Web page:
Having been a practising artist now for over 20 years, I have much knowledge of how my industry works. I am a commercial girl and over the years I've had to make work that sells in order to carry on. So, if you are wanting to offer out your work to the public for sale, is it better to offer just one or two pieces, the whole kaboodle or just a selection? Read on dear hearts....
In order for the following to make sense, it's important to think about where you are going to offer out your work. I'm assuming that you have some of your channels set out, eg, facebook, insta etc but what about galleries and group exhibitions? Visiting a potential client or have them visit you in your studio/home.
The following advice is for you if you are trying to get your house in order, to maximise your sales potential and gathering all your ducks in line to make that first big impression. You only get one first viewing so let's make the best of it.
I hope it helps, Samantha
So, let's say that you have a new line of work, some new paintings that you want to bring to the notice of your clients. For argument's sake, I'm imagining that you have made 10 or 20 new pieces and you feel strongly about this new collection, you are onto something and the feedback from your tummy is good.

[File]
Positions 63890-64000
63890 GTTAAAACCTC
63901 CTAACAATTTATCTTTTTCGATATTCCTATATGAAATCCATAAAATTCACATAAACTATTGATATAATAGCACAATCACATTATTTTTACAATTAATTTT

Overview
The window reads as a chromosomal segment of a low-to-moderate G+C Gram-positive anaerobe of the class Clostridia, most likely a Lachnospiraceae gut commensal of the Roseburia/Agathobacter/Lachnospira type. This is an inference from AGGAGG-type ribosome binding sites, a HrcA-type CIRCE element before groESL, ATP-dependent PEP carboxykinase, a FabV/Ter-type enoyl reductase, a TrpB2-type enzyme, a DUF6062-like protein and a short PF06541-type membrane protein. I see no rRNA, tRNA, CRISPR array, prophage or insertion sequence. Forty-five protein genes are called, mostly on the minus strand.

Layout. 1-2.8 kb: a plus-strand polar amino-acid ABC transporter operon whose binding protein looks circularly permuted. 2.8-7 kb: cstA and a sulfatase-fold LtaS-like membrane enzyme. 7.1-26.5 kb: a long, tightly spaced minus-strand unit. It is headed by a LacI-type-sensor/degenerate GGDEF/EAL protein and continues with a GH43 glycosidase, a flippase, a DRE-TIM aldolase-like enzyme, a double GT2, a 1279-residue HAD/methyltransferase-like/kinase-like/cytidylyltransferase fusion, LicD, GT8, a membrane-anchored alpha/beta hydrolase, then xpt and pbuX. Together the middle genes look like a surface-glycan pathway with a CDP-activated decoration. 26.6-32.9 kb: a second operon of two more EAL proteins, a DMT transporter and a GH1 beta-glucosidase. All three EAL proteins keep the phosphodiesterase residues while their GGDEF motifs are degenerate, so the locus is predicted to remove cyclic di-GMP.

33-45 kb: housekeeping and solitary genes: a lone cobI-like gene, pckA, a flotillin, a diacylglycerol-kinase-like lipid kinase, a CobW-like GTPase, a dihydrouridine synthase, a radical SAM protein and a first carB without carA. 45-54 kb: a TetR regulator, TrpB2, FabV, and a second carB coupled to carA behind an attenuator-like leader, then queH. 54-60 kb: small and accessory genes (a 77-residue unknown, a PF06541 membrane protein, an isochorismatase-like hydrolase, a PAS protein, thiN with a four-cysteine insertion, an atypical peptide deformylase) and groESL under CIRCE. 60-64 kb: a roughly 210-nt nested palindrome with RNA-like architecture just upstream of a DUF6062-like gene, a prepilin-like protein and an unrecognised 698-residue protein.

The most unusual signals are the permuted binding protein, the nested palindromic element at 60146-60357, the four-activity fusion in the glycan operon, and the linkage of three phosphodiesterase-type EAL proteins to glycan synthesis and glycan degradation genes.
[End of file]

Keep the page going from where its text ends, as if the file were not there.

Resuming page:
The questions I am now going to ask are...
- Can you make more of these works if they are a hit?
- Can you further the collection by adding to it in order to keep it running? Eg, if you have a lovely collection of landscapes, are you feeling confident that you can keep adding to it? Not necessarily by reproducing what has sold before - furthering means can you keep the nub of your collection and introduce new angles/colours/techniques etc.
- Have you gotten your send-out systems in place? There is nothing worse than having to rummage around for cardboard, etc in order to get them out of the door asap.
- Have you stashed away your original inspirational work? Sketchbooks, photo's etc? I highly suggest keeping them all together, when those first works are sold, you will need them in order to produce more.
If you feel confident in the above points, you are good to go.
Perhaps it will help to set yourself a date. Pick a day (I like Thursdays or Fridays but it's up to you) and think from the outside in. You want people to see your work and be pleased to see it.
How are you going to do it? Facebook launch? Instagram or email letter via a platform like MailChimp? Other options are good old fashioned printed flyers (please only choose this option if you know where you are going to put them - eg, for my dog paintings, I would place them in veterinary surgeries and pet shops locally, please think about this before printing).
Once you have decided the best way to reach the people that you want to see your new work you are ready for the next stage.
Selecting Your Works To Show
You have your 10/20 works that you have made which amount to your new collection of work. Are you going to release just one image of these works? 10? 15 or 2? My suggestion is to show your clients a group of about 6 - 8 images, 6 being a magic number here. At least 4 as a minimum.
To keep it simple, I'll write out the benefits of all.
One or Two Pieces.